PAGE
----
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This study investigated the cellular mechanisms in the anterior part of the superior temporal sulcus (STSa) that underlie the integration of different features of the same visually perceived animate object. Three visual features were systematically manipulated: form, motion and location. In 58% of a population of cells selectively responsive to the sight of(More)
We show that populations of visually responsive cells in the anterior part of the superior temporal sulcus (STSa) of the macaque monkey code for the sight of both specific articulated body actions and the consequent articulated static body postures. We define articulated actions as actions where one body part (e.g. a limb or head) moves with respect to the(More)
We show that under natural viewing, the responses of cells the temporal lobe of the macaque to the sight of static head body postures is controlled by the sight of immediately actions. Cells in the anterior part of the superior sulcus responded vigorously to the sight of a face or posture that followed a particular body action, but not when it followed(More)
A new social distance judgment task was used to measure quantitatively the extent to which social cues are immediately and involuntary interpreted by typically developing (TD) individuals and by individuals with autism spectrum disorders (ASD). The task thus tapped into the ability to involuntary "pick up" the meaning of social cues. The cues tested were(More)
Individuals with Asperger's syndrome (AS) often have difficulties with social interactions and conversations. We investigated if these difficulties could be attributable to a deficit in the ability to linguistically converge with an interlocutor, which is posited to be important for successful communication. To that end, participants completed two(More)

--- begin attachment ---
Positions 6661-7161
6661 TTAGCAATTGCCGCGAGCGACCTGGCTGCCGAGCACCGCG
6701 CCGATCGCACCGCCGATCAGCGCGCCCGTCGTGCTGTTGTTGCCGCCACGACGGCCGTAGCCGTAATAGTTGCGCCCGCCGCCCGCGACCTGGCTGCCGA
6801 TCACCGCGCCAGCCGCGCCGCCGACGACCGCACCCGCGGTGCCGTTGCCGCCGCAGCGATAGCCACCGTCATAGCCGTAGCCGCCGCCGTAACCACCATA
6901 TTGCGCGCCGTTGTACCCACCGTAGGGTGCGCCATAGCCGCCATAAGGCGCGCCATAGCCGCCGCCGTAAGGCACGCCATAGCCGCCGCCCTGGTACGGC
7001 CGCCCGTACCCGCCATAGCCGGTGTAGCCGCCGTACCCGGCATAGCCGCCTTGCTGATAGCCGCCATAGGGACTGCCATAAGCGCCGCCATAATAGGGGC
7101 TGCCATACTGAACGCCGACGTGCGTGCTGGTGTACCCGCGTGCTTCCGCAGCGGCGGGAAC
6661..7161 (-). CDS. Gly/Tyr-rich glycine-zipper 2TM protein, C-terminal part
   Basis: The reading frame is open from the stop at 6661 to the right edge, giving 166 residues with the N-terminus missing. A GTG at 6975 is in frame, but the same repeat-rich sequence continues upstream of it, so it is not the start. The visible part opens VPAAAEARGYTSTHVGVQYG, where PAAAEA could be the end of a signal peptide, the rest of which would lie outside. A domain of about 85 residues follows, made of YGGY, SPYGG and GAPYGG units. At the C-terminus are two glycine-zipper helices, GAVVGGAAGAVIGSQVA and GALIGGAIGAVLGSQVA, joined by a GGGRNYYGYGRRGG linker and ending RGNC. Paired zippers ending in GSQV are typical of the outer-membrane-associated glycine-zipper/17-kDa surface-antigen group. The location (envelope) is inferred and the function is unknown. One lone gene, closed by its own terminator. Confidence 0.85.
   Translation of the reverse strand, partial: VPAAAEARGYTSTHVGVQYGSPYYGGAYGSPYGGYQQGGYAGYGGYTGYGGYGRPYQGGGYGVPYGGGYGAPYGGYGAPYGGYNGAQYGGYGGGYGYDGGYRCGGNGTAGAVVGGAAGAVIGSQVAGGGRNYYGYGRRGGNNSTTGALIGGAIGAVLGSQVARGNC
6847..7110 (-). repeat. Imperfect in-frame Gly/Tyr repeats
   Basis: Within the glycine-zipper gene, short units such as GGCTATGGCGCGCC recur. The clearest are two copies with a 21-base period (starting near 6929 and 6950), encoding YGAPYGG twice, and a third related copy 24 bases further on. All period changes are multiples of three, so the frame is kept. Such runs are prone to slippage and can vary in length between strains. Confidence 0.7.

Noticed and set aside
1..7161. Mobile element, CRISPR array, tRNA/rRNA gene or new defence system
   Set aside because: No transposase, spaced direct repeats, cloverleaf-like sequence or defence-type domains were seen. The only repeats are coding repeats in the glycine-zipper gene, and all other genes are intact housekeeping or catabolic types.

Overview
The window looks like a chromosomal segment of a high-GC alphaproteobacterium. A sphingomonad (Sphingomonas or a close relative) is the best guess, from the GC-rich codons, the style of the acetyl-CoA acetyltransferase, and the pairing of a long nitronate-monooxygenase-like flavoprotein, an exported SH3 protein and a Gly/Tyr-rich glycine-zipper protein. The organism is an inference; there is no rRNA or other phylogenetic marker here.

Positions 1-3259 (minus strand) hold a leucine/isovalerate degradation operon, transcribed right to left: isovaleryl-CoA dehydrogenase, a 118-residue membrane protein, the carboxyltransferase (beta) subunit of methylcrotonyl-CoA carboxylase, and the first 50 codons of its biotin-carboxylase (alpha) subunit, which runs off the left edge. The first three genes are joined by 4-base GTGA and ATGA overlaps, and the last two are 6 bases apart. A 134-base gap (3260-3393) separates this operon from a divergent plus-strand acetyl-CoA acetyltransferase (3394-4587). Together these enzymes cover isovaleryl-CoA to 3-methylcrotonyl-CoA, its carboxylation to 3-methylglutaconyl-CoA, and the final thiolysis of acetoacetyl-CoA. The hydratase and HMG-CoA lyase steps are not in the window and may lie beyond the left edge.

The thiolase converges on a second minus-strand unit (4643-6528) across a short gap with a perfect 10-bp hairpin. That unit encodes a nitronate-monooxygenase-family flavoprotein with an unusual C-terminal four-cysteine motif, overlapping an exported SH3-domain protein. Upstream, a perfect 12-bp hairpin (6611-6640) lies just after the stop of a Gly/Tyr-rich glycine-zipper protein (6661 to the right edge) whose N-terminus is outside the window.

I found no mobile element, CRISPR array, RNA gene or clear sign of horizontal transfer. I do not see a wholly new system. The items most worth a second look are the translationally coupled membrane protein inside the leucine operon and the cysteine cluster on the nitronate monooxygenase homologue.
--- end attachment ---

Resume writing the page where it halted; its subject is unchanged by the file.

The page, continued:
In object-centered, or categorical, visual representations of an agent's actions, the spatial positions of (parts of) the body action are defined with respect to the principal axis of the agent, rather than in relation to the observer. Some cells in the superior temporal sulcus (STS) of the macaque monkey have been reported to use such a categorical frame(More)
Viewing static photographs of objects in motion evokes higher fMRI activation in the human medial temporal complex (MT+) than looking at similar photographs without this implied motion. As MT+ is traditionally thought to be involved in motion perception (and not in form perception), this finding suggests feedback from object-recognition areas onto MT+. To(More)
Viewing static pictures of running humans evokes neural activity in the dorsal motion-sensitive cortex. To establish whether this response arises from direction-selective neurons that are also involved in real motion processing, we measured the visually evoked potential to implied motion following adaptation to static or moving random dot patterns. The(More)
Using a representational momentum paradigm, this study investigated the hypothesis that judgments of how far another agent's head has rotated are influenced by the perceived gaze direction of the head. Participants observed a video-clip of a face rotating 60 degrees towards them starting from the left or right profile view. The gaze direction of the face(More)
We investigated whether individuals with a mild form of autism spectrum disorder (ASD) are influenced by an actor's gaze direction when anticipating how an observed action will continue in the immediate future. Participants observed a head rotate towards them, while the gaze direction was either leading, or lagging behind, rotation. They also observed(More)